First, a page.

Over the past few years Hallmar Gauti Halldórsson—better known as his alter ego AAIIEENN—has been experimenting with raw analogue synthesizer rhythms and noise. His playful techno and sombre ambient music has been released on his own label, RIMAR Tracks, and also, befittingly, by local DIY label FALK Records. Hallmar— originally from Grundarfjörður—currently studies
Each year, topics and films are selected by the founder of the festival, Hrönn Marinósdóttir. She works alongside the heads of other prestigious film festivals, including the Toronto and Venice Film Festivals, in making selections for the films that will be screened and showcased each year. Over the years, the festival’s guests of honour are, noticeably, predominantly male. In fact, the festival does not have any official standard in place to ensure that women are represented at the festival. “We have strong feminists working in the office who remind us to include female voices in the festival,” says Börkur, of the festival’s selection process.
electronic engineering in a small town in South Germany. “Moving here gave me a sense of loneliness, which has leaked into my music,” he explains. “Also, I enjoy my studies and living here is cheap.” Music is a fulfilling part of Hallmar’s life and his outlet for things that he considers interesting. “I always try to have my music setup close at hand,” he says. “Sometimes a specific mood
RIFF could be called the “cinematic Iceland Airwaves”—a film-based twin of the music festival that takes over Reykjavík each autumn and which has recently received praise from the New York Times for boasting a gender balanced lineup in 2018. While RIFF’s ambition to bring attention to underrepresented movies is laudable, the progress of Airwaves makes RIFF’s lack of ambition regarding diverse gender representation seem behind the times. Perhaps a future edition with an emphasis on movies made by female directors would be perfectly aligned with RIFF’s aim to showcase films you cannot easily find in regular cinema. But for this year, we look forward to the feast of Baltic films on offer.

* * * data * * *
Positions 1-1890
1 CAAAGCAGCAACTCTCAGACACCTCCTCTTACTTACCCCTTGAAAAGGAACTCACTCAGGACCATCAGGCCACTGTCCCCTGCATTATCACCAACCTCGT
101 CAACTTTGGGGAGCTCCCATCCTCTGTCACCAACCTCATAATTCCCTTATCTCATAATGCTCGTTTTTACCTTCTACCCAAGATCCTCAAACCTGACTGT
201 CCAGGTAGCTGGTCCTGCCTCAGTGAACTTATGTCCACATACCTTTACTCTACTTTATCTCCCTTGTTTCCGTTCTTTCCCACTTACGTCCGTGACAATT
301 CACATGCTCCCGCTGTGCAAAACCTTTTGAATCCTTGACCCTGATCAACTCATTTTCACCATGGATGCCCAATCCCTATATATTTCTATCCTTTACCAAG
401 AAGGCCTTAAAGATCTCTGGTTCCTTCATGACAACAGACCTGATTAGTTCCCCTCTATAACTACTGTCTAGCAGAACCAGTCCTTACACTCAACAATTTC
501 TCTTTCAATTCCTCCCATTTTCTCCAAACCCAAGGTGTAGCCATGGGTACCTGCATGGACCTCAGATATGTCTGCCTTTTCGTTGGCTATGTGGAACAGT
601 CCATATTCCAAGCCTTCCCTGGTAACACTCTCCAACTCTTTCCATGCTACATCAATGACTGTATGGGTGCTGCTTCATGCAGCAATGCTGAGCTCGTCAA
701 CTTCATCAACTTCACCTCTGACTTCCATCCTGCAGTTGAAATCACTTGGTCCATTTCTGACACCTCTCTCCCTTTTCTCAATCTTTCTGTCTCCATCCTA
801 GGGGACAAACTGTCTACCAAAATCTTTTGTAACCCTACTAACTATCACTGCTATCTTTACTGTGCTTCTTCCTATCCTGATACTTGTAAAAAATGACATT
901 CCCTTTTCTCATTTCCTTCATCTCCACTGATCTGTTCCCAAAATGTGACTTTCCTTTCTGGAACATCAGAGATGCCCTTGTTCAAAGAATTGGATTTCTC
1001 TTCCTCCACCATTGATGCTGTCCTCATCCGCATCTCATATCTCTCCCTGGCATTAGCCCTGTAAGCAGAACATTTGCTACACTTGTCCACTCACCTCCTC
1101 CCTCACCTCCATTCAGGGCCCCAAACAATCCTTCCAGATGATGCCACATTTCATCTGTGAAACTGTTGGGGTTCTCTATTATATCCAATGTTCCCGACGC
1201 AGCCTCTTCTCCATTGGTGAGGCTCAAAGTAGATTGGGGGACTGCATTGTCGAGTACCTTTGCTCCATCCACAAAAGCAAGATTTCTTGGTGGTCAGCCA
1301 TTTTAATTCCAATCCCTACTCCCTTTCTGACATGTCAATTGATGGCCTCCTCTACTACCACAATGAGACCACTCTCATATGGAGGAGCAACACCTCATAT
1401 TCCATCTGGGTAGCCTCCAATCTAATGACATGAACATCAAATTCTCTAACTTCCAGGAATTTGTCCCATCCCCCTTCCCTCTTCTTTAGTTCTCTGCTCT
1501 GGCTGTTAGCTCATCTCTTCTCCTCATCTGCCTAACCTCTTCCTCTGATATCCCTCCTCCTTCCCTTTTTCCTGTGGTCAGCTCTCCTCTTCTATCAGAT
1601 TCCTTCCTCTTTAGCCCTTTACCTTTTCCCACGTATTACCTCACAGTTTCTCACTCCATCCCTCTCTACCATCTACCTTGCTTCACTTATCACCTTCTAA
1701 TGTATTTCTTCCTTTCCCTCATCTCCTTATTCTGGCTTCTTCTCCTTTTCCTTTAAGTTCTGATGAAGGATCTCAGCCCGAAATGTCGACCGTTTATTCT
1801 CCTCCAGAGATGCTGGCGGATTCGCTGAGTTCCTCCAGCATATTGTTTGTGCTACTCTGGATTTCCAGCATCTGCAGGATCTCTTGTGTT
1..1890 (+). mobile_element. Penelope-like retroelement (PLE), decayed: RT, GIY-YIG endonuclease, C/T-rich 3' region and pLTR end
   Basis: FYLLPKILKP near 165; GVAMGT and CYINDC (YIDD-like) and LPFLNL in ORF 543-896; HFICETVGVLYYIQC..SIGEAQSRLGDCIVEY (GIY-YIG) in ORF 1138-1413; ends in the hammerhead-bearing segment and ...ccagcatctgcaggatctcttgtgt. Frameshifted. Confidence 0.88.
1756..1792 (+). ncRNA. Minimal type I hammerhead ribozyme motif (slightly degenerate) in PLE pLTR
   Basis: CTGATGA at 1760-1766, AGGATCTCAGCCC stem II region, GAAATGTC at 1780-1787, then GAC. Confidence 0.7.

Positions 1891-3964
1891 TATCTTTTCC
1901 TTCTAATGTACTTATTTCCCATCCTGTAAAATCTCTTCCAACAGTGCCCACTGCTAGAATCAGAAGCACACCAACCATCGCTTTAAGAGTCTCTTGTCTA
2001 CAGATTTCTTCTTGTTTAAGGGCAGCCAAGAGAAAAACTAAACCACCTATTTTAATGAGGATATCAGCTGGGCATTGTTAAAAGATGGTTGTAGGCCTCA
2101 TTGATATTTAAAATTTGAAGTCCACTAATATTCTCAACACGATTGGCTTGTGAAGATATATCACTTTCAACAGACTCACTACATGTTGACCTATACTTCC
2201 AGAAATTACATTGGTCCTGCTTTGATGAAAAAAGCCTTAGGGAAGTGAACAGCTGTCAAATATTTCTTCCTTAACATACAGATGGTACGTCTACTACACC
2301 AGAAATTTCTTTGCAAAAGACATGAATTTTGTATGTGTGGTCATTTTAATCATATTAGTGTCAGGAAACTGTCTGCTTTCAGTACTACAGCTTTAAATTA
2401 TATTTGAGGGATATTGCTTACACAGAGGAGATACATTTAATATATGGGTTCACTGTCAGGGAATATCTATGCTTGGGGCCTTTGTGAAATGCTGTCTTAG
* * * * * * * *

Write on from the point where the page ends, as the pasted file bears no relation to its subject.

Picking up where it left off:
hits me and I suddenly want to make music.” The way Hallmar was introduced to electronic music was through making harsh sounding noise in his teenage hardcore band Distill the World. “I received my first synthesizer when I was 18 and my focus went from being a guitarist and singer to making electronic music,” he explains, “starting with ambient and then minimal techno.” Hallmar sometimes creates his own music devices. “I started out by making guitar pedals,” he says. “I’ve made a MIDI controller to use with my sampler and currently I’m designing a polyphonic synthesizer.” AAIIEENN performs live in Reykjavík—usually supporting local rock band—as often as he can. Catch him on September 11th at Gaukurinn and the 12th at Húrra—and, possibly, in a WC near you. “I enjoy playing in complete darkness but I could be anywhere,” he says. “Even for a couple of people in someone’s bathroom.” His debut LP ‘Spaces’ will be out September 14th digitally and on 12” record format on FALK Records. “On this album I used chords, which brings in a lot of life,” he explains. “I also made the album artwork, in collaboration with FALK’s designer Aldís Dagmar Erlingsdóttir Svarkur aka Skralldís.”
Info Visit the Tulipop flagship store on Skólavörðustígur and find out more at tulipop.com.
Words: Christine Engel Snitkjær Photos: Art Bicnick
The Dark Dreamworld Tulipop redefines the boundaries of children’s TV shows Helga Arnadóttir and Signý Kolbeinsdóttir, the minds behind Tulipop When crafting a fairytale world, it can be easy to idealise the characters and create a universe that’s completely disconnected from our real world. In an effort to shape a place that is “kid friendly,” authors can end up leaving out the more difficult elements of life that make us human. Imperfections, nuances and complexities may be omitted and each character can come to symbolise just one personality trait, so that children can more easily understand the concepts at hand. For the co-founders of award-winning Icelandic design brand Tulipop, it was essential to create an enticing fairytale world without such simplistic depictions. The Tulipop world, with its flawed and sometimes insane Tulipoppers, has now been spotted by the production company Zodiak Kids, which recognised the brand for this exact quality. The two companies are currently working together to turn the Tulipop universe into an animated TV show, while retaining Tulipop’s dark and original artistic vision.